Precision medicine in acute myeloid leukemia

Hope, hype or both?

Vinay Prasad, Robert Peter Gale

Research output: Contribution to journalArticle

7 Citations (Scopus)

Abstract

Precision medicine is interchangeably used with personalized medicine, genomic medicine and individualized medicine. Collectively, these terms refer to at least 5 distinct concepts in the context of AML. 1st, using molecular or omics data (e.g. genomics, epigenomics, transcriptomics, proteomics) to delineate or define subtypes of AML. 2nd, using these data to select the best therapy for someone with an AML subtype, such as a person with a FLT3-mutation. 3rd, using these data to monitor therapy-response such as measurable residual disease [MRD]-testing. 4th, using results of MRD-testing to select from amongst therapy-options such as additional chemotherapy or a haematopoietic cell transplant. And 5th, using these data to identify persons with hereditary forms of AML with potential therapy and surveillance implications. Here, we review these 5 conceptions and delineate where precision medicine is likely to afford greatest hope and where instead our rhetoric may constitute hype.

Original languageEnglish (US)
Pages (from-to)73-77
Number of pages5
JournalLeukemia Research
Volume48
DOIs
StatePublished - Sep 1 2016

Fingerprint

Precision Medicine
Acute Myeloid Leukemia
Therapeutics
Genomics
Epigenomics
Proteomics
Medicine
Transplants
Drug Therapy
Mutation

Keywords

  • AML
  • Individualized medicine
  • Molecular medicine
  • Precision medicine

ASJC Scopus subject areas

  • Medicine(all)
  • Hematology
  • Oncology
  • Cancer Research

Cite this

Precision medicine in acute myeloid leukemia : Hope, hype or both? / Prasad, Vinay; Gale, Robert Peter.

In: Leukemia Research, Vol. 48, 01.09.2016, p. 73-77.

Research output: Contribution to journalArticle

@article{66b994c86ceb40258dbc07d5d8024d00,
title = "Precision medicine in acute myeloid leukemia: Hope, hype or both?",
abstract = "Precision medicine is interchangeably used with personalized medicine, genomic medicine and individualized medicine. Collectively, these terms refer to at least 5 distinct concepts in the context of AML. 1st, using molecular or omics data (e.g. genomics, epigenomics, transcriptomics, proteomics) to delineate or define subtypes of AML. 2nd, using these data to select the best therapy for someone with an AML subtype, such as a person with a FLT3-mutation. 3rd, using these data to monitor therapy-response such as measurable residual disease [MRD]-testing. 4th, using results of MRD-testing to select from amongst therapy-options such as additional chemotherapy or a haematopoietic cell transplant. And 5th, using these data to identify persons with hereditary forms of AML with potential therapy and surveillance implications. Here, we review these 5 conceptions and delineate where precision medicine is likely to afford greatest hope and where instead our rhetoric may constitute hype.",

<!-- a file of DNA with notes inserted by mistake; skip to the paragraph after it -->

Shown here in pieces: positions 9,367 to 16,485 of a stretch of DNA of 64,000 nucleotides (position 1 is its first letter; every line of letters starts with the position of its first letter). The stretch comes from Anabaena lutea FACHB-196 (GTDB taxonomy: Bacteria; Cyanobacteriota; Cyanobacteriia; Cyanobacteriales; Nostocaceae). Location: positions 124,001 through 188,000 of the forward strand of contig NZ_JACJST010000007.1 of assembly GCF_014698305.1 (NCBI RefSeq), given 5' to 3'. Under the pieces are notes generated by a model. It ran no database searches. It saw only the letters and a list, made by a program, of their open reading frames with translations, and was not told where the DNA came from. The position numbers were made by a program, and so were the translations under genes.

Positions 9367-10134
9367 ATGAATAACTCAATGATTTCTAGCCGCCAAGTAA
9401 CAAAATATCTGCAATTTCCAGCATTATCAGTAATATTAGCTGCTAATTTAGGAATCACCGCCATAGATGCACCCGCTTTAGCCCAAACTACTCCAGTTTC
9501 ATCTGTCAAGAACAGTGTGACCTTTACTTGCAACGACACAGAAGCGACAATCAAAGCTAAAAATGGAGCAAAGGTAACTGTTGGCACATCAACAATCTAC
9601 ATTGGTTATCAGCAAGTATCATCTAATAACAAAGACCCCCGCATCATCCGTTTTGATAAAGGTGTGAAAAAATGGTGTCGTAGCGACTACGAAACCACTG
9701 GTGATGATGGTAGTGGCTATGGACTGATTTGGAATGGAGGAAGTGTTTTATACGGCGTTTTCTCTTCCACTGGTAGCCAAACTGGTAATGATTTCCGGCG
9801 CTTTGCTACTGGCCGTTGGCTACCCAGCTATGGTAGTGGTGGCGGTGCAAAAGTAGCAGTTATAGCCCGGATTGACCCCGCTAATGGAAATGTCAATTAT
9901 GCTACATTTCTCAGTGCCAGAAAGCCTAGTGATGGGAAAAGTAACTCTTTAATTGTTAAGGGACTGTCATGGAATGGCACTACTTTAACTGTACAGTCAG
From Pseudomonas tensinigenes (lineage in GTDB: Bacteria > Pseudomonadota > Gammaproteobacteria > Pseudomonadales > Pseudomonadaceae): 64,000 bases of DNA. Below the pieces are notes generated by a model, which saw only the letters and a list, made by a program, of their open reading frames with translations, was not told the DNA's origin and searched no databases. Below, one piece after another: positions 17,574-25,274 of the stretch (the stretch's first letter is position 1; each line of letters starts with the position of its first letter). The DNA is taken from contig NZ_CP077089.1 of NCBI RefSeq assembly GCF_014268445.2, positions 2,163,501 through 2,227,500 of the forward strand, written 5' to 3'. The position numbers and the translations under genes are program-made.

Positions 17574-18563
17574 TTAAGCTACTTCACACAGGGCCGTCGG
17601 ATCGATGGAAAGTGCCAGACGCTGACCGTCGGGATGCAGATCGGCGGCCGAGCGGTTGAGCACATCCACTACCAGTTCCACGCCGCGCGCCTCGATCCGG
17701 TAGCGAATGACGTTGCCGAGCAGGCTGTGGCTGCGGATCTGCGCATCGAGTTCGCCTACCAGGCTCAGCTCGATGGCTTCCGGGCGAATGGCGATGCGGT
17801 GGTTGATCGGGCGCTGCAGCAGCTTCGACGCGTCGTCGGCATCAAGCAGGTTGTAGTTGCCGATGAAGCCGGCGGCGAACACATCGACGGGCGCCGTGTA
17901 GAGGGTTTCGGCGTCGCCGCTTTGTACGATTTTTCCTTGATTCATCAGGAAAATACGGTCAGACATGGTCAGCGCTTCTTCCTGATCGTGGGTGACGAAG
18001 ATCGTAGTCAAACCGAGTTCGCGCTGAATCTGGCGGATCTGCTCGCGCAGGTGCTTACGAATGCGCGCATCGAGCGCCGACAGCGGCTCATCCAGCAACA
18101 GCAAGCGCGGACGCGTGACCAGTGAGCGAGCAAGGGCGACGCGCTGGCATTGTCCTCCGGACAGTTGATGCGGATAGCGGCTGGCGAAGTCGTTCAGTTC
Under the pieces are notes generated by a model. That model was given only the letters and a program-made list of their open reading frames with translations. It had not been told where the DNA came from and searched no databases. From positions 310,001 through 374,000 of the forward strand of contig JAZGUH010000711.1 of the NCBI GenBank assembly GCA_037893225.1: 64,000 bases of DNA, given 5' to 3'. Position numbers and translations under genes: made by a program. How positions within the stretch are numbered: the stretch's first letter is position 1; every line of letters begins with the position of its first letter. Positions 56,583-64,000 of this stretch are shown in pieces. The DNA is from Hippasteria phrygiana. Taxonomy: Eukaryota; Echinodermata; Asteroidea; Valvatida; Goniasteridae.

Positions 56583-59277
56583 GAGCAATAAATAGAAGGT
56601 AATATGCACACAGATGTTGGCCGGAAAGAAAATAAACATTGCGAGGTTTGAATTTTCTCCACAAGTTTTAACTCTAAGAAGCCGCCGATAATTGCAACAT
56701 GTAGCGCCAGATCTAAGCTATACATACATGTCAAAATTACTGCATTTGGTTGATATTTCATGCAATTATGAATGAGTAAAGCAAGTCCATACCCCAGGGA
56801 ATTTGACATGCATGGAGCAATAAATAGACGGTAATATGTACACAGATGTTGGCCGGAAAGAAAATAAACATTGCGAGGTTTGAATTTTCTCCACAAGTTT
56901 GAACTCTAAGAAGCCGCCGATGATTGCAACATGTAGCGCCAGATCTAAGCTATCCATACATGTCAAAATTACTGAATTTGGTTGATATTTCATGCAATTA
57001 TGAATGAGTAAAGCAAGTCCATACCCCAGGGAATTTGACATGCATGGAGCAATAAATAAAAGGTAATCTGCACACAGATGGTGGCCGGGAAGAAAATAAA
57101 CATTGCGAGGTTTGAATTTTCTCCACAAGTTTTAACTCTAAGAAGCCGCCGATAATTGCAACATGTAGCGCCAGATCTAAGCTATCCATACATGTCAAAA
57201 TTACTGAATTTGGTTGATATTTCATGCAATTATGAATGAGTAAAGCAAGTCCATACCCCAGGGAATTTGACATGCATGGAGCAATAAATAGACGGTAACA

keywords = "AML, Individualized medicine, Molecular medicine, Precision medicine",
author = "Vinay Prasad and Gale, {Robert Peter}",
year = "2016",
month = "9",
day = "1",
doi = "10.1016/j.leukres.2016.07.011",
language = "English (US)",
volume = "48",
pages = "73--77",
journal = "Leukemia Research",
issn = "0145-2126",
publisher = "Elsevier Limited",

}

TY - JOUR

T1 - Precision medicine in acute myeloid leukemia

T2 - Hope, hype or both?

AU - Prasad, Vinay

AU - Gale, Robert Peter

PY - 2016/9/1

Y1 - 2016/9/1

N2 - Precision medicine is interchangeably used with personalized medicine, genomic medicine and individualized medicine. Collectively, these terms refer to at least 5 distinct concepts in the context of AML. 1st, using molecular or omics data (e.g. genomics, epigenomics, transcriptomics, proteomics) to delineate or define subtypes of AML. 2nd, using these data to select the best therapy for someone with an AML subtype, such as a person with a FLT3-mutation. 3rd, using these data to monitor therapy-response such as measurable residual disease [MRD]-testing. 4th, using results of MRD-testing to select from amongst therapy-options such as additional chemotherapy or a haematopoietic cell transplant. And 5th, using these data to identify persons with hereditary forms of AML with potential therapy and surveillance implications. Here, we review these 5 conceptions and delineate where precision medicine is likely to afford greatest hope and where instead our rhetoric may constitute hype.

AB - Precision medicine is interchangeably used with personalized medicine, genomic medicine and individualized medicine. Collectively, these terms refer to at least 5 distinct concepts in the context of AML. 1st, using molecular or omics data (e.g. genomics, epigenomics, transcriptomics, proteomics) to delineate or define subtypes of AML. 2nd, using these data to select the best therapy for someone with an AML subtype, such as a person with a FLT3-mutation. 3rd, using these data to monitor therapy-response such as measurable residual disease [MRD]-testing. 4th, using results of MRD-testing to select from amongst therapy-options such as additional chemotherapy or a haematopoietic cell transplant. And 5th, using these data to identify persons with hereditary forms of AML with potential therapy and surveillance implications. Here, we review these 5 conceptions and delineate where precision medicine is likely to afford greatest hope and where instead our rhetoric may constitute hype.

KW - AML

KW - Individualized medicine

KW - Molecular medicine

KW - Precision medicine

UR - http://www.scopus.com/inward/record.url?scp=84982698628&partnerID=8YFLogxK

UR - http://www.scopus.com/inward/citedby.url?scp=84982698628&partnerID=8YFLogxK

U2 - 10.1016/j.leukres.2016.07.011

DO - 10.1016/j.leukres.2016.07.011

M3 - Article

VL - 48

SP - 73

EP - 77

JO - Leukemia Research

JF - Leukemia Research

SN - 0145-2126

ER -